If you’ve been successful in saving your wealth into your golden years, chances are you may be thinking of ways to share your good fortune with your family through your estate plan. Older people often consider making sizable gifts to their grandchildren, in order to help them and in order to reduce the size of their own estate for tax purposes, but are hesitant due to concerns that the grandchildren won’t be able to handle large sums of money. With a Crummey trust, you don’t have to worry about losing control when you make a gift.
By law you and your spouse can each give each of your grandchildren up to $13,000 a year without incurring any gift tax. However, not many people are comfortable cutting a $26,000 check to little Johnny and hoping he saves it for a rainy day. With a Crummey trust you can “give” money to grandchildren for tax purposes, but retain control over it at the same time.
A “Crummey” trust, named for the man who pioneered the idea back in the 1960s, is a trust that is set up so that whenever you make a contribution, the beneficiary has the right to withdraw that contribution for the next 30 days. If they do nothing, the money stays in the trust and the beneficiary can no longer access it directly until they reach an age of maturity that you specify. For instance, a trust might end when a grandchild turns 28. Or a grandchild might get a third of the assets at age 25, a third at 30, and the rest at 35.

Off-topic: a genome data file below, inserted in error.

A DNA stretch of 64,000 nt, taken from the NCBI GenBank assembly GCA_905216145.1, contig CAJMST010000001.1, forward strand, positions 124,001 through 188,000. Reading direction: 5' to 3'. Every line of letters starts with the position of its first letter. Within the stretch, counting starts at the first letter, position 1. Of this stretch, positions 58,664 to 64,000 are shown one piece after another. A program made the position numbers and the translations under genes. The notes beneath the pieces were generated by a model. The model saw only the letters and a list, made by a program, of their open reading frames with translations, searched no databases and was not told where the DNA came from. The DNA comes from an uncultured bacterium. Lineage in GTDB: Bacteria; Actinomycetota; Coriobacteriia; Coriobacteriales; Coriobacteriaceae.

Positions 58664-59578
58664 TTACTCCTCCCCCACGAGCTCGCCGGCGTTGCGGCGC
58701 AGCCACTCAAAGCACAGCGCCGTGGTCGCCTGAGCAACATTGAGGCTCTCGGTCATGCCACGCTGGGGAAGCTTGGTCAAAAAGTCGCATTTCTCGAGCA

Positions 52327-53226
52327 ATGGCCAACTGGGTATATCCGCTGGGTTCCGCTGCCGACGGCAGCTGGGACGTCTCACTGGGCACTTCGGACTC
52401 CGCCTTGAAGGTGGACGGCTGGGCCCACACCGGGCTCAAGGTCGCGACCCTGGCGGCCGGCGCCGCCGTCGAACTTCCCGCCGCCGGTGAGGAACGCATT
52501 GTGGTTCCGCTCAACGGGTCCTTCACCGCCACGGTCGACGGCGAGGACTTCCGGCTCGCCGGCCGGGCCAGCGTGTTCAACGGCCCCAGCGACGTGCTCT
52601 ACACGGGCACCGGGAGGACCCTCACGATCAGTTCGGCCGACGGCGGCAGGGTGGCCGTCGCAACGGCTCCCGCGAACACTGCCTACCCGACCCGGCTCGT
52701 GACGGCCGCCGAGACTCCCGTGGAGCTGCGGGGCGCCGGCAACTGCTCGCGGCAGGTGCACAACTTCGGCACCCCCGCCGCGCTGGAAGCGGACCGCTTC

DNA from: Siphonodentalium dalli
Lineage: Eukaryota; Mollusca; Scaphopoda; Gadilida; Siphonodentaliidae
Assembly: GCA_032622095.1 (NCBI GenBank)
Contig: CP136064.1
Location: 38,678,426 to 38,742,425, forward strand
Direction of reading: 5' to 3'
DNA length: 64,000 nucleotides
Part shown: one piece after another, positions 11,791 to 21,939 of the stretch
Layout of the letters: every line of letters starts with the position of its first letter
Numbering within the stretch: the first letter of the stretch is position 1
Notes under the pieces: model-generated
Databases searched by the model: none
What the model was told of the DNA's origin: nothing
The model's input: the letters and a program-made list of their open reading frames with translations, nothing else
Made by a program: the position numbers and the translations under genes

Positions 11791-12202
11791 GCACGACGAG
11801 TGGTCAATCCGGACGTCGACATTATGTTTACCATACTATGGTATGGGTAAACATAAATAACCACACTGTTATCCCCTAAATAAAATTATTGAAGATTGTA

This structure is important because if you had simply put the money into a custodial account, the moment the minor reaches adulthood (usually at age 18 or 21) he or she will own the account completely and be free to spend the money as they please. A typical trust is also problematic because if you establish a trust that your grandchild can access only when they turn a certain age, you’re not really “giving” the grandchild the money; you’re just giving him or her a future interest in the money. Legally, you need to give a “present interest” in the money in order to avoid the gift tax. With a Crummey trust the contribution still counts as a “gift” for tax purposes, because of the 30 day access window.
Obviously this access window creates the risk that the beneficiary will withdraw the money during the 30 days. However, even if the child decides to withdraw the money, he can only withdraw the amount of the most recent gift, not the entire trust. After that, you could eliminate all future withdrawal opportunities simply by ceasing to make any more gifts. Sounds like a pretty strong deterrent to me! The property already in the trust will remain intact and growing until it’s ready to be distributed.
There are many considerations to take into account when considering establishing a trust, and no one structure fits all scenarios. You should speak with a Massachusetts estate planning attorney before you decide if a Crummey trust is right for your gifting plan.